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How to Learn From Each Other

By   /  September 18, 2017  /  Comments Off on How to Learn From Each Other

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Half of the Ten Traits of a Successful Grazing Manager that Jeff Goodwin shared last week are about being a life-long learner. His survey of well-respected ranching and industry professionals showed that having inquisitive and passionate minds, being flexible and adaptive, understanding ecological principle contributed to their success. Goodwin also pointed out that “Most producers who are successful often get great ideas from their peers. They talk and learn from each other…”

That’s something that these Alberta ranchers agree with wholeheartedly. In this video, they talk about how their ranches are better because of learning from their fellow farmers ranchers.

“Its not what you know, it’s who you know,” says Greame Finn of Southern Cross Livestock. “Get to know guys who are out there doing it. Don’t be afraid to ask questions, get out there with your local association. That always helps. And Field Days – you can never get enough of those in.

Jim Madge, of Madge Farms, even says that one of his operation’s risk management tools is belonging to an ag group and learning from others.

Jess Hudson believes that learning from other producers is one of the most important things a farmer or rancher, especially a beginning one, can do. “You can go to school and get an ag degree and know a lot about the industry, but you don’t know where the wind doesn’t blow, or where the water pools, or where to put the gate…and the old guy down the road can tell me a lot of those things. So young people can learn a lot and save a lot.”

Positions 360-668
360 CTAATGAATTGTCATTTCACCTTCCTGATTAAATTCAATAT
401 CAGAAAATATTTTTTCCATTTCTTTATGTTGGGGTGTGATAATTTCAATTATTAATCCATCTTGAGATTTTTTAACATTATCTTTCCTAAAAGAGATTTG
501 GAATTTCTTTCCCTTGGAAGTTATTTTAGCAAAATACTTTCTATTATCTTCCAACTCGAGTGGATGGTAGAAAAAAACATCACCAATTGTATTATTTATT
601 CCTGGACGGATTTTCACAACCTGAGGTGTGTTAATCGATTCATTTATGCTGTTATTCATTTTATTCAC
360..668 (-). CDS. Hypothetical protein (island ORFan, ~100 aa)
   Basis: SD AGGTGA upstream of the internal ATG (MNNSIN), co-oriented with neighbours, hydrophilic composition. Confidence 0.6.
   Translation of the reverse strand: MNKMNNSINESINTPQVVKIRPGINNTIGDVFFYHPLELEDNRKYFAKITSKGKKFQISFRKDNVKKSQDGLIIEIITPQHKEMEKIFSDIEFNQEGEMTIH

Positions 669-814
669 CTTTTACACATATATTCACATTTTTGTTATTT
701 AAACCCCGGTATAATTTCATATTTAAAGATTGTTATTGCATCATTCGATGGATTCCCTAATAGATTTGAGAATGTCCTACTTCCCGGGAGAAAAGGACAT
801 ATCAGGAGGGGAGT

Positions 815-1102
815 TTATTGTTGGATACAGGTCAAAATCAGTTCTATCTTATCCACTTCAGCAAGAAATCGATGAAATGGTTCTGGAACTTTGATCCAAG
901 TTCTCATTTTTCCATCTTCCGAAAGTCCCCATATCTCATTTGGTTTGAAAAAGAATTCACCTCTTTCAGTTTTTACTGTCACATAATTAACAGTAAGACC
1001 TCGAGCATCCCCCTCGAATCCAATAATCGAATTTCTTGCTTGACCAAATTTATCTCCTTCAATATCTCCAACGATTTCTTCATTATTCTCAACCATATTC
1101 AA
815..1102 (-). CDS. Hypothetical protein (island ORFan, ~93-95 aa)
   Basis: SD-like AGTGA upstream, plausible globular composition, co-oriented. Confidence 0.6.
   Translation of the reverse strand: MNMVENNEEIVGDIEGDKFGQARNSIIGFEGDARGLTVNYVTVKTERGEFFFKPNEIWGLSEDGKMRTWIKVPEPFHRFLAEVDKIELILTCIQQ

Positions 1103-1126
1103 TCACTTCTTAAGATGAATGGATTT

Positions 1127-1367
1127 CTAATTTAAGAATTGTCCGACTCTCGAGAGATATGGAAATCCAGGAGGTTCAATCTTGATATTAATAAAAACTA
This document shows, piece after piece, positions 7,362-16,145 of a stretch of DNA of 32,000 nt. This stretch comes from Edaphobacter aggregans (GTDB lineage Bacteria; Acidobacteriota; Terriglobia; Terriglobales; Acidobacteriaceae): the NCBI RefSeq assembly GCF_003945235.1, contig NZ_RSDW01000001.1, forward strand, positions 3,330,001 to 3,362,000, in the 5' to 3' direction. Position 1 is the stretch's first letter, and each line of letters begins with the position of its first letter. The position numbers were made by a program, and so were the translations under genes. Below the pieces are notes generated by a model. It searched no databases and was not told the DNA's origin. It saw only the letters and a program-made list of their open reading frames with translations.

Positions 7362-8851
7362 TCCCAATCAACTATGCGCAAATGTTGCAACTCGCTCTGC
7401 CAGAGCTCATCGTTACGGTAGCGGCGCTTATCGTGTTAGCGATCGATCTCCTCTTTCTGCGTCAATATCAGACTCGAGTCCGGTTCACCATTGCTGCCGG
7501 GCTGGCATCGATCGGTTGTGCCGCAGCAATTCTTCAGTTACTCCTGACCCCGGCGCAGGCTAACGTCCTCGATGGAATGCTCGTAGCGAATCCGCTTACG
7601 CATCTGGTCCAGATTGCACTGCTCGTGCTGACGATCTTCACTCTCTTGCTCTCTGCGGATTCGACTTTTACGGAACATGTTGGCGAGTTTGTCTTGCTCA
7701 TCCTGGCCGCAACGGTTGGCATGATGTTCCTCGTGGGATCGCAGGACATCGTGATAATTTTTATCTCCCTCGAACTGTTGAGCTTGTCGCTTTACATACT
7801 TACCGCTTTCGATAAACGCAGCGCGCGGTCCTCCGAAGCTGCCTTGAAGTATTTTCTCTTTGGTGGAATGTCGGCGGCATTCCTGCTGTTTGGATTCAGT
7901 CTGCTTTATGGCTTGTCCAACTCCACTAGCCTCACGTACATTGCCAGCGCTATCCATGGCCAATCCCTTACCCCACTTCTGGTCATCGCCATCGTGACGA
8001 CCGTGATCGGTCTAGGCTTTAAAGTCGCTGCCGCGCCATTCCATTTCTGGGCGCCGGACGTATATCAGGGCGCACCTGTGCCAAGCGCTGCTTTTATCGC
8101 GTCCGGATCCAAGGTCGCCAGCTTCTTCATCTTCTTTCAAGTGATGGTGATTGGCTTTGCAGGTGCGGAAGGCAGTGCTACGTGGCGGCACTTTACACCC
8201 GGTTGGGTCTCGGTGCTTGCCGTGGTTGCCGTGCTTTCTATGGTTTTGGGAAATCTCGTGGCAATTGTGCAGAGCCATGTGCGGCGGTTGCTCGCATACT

In this video, you’ll get some good ideas about how farmers and ranchers can work together to improve their mutual success. It’s 4 minutes well-spent! And thanks to Alberta Agriculture and Forestry and Grant Lastiwka and his team for putting this video together.

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  • Published: 2 months ago on September 18, 2017
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  • Last Modified: September 15, 2017 @ 4:18 pm
  • Filed Under: Consider This

About the author

editor and contributor

Kathy worked with the Bureau of Land Management for 12 years before founding Livestock for Landscapes in 2004. Her twelve years at the agency allowed her to pursue her goal of helping communities find ways to live profitably AND sustainably in their environment. She has been researching and working with livestock as a land management tool for over a decade. When she’s not helping farmers, ranchers and land managers on-site, she writes articles, and books, and edits videos to help others turn their livestock into landscape managers.

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